On six flights, I got individually scanned for metal three times. The sensors are set much more sensitively nowadays — they find every bit of aluminum foil on leftover gum wrappers in every pocket I’ve got. My belt buckles are now regularly inspected, rotated, handled and only then cleared for boarding. This is a time-consuming process, and is the basis of complaints of " profiling " — my girlfriend’s belt buckles escape such scrutiny.

My girlfriend was required, however, to drink a sample of her juice while passing through security — evidently the security guard suspected a possibility of poisoning the pilot, or something. Or maybe it was just the dark green spirulina color that aroused suspicion — the rule seems to be that they’ll inspect anything that the rest of the passengers might worry about, if it went through uninspected.

The most inscrutable new security activity was, when approaching for landing at Logan on one flight, that passengers were required to open our window shades. I asked for details, and the flight attendant explained that the tower could thereby more readily see any fire aboard the plane, and that this was a regulation prior to Sept. 11, but never enforced. I’m still scratching my head on that one.

Some other recent changes:

· Electronic ticketing was banned in October, but has since returned.

· Parking at Terminal B was banned through December, but is now again available, with a visual inspection of the trunk of your car.

· A two-hour check-in time was required in October but is now falling back toward 30 minutes — I caught an earlier flight than ticketed in both directions in January.

· The Ted Williams Tunnel is now sometimes open to passenger cars, and is a great shortcut.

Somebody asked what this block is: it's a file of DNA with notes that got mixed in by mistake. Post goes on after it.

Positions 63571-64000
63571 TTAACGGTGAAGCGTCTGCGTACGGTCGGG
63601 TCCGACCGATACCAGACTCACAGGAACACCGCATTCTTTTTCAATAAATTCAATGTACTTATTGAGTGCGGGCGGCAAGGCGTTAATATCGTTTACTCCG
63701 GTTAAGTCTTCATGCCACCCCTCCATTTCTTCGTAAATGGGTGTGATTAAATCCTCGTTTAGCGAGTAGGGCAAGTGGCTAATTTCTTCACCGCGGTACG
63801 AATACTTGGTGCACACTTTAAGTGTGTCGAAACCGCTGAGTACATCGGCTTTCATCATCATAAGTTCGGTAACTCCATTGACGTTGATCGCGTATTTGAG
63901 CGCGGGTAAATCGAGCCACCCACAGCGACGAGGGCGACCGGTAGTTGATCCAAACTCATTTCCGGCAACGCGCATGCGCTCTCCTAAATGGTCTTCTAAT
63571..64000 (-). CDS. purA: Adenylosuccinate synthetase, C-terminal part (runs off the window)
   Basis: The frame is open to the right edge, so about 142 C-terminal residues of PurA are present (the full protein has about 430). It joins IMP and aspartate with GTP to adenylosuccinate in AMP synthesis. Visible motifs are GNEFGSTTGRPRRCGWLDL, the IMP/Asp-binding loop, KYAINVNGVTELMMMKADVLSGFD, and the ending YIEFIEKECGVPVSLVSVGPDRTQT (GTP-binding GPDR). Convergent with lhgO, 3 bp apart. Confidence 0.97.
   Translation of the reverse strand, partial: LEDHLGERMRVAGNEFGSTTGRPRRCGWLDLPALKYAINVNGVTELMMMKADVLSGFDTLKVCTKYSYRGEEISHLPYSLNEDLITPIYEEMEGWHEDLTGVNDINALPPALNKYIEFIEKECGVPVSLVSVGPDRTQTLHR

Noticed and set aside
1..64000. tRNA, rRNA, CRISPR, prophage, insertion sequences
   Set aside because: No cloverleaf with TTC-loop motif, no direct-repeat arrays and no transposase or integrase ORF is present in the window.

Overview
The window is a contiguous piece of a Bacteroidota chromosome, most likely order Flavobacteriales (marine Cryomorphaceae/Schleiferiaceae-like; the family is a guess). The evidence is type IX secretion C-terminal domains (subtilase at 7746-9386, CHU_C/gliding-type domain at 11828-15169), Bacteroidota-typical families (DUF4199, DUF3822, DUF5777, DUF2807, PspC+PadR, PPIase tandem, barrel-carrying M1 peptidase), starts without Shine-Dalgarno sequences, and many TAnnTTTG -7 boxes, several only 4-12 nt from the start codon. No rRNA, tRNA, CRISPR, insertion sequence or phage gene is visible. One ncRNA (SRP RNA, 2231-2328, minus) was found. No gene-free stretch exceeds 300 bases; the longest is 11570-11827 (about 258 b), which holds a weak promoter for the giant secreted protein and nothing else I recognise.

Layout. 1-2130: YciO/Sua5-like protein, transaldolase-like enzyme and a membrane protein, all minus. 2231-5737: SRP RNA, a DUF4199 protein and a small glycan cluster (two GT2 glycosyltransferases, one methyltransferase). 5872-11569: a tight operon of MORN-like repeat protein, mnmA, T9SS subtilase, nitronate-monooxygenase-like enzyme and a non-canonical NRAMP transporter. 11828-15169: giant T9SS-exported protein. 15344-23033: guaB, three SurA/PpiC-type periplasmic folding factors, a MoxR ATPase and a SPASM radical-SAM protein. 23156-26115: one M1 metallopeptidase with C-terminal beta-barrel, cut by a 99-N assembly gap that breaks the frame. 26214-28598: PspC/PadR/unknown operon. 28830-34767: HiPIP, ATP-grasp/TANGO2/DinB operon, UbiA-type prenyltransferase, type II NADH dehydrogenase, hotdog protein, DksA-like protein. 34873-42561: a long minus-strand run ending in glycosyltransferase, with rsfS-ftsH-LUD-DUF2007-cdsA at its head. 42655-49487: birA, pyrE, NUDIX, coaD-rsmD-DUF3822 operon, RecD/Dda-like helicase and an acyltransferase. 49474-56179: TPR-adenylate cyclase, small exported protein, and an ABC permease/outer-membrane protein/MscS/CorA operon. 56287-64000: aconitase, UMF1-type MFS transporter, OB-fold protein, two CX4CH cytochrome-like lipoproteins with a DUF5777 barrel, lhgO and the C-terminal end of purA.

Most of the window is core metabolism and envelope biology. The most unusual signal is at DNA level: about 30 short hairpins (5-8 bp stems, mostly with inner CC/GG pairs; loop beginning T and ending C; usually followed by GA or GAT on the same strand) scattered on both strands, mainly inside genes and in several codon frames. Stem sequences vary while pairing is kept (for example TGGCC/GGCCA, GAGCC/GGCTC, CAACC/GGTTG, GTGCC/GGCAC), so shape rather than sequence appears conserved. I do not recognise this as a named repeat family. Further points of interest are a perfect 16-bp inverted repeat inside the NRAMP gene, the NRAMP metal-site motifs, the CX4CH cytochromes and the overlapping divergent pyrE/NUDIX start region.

· The " CT " bus now runs from Andrew Station (one stop south of South Station on the Red Line) directly to the airport, and is an even better shortcut.

I conclude that most new security procedures do more to assuage public fear of air travel than actually make air travel more secure against terrorists. But I also conclude that that’s not a bad idea. The purpose of my last flight, to Washington, was to discuss a newly forming national water infrastructure security system. One of the topics we discussed was " psychological attack " — that terrorists could shut down a water system by simply getting food color into tapwater. Red-colored water wouldn’t poison anyone, but it would destroy people’s confidence in the public water supply, which can shut down a water system as effectively as if people were actually poisoned.

Our air transportation infrastructure suffered a similar loss of confidence. People need the reassurance that camouflaged soldiers at check-in provide. It doesn’t matter if their rifles are unloaded — which my visual inspection always indicated was the case — because they’re not there to stop terrorists, but to rebuild public confidence.

We’ve spent many millions of dollars providing ourselves with reassurance, and air travel is returning to normal. Now it’s time to shift resources from rebuilding confidence to improving safety.

— Jesse Gordon has frequent flyer miles with most U.S.-based airlines as well as a few with Singapore Air. He is currently deciding what to do with a $300 voucher from being " bumped " on his December flight.

Watch MetroWest Daily News managing editor Joe Dwinell's live report on WB-56 every Thursday and Friday at 7:45 a.m.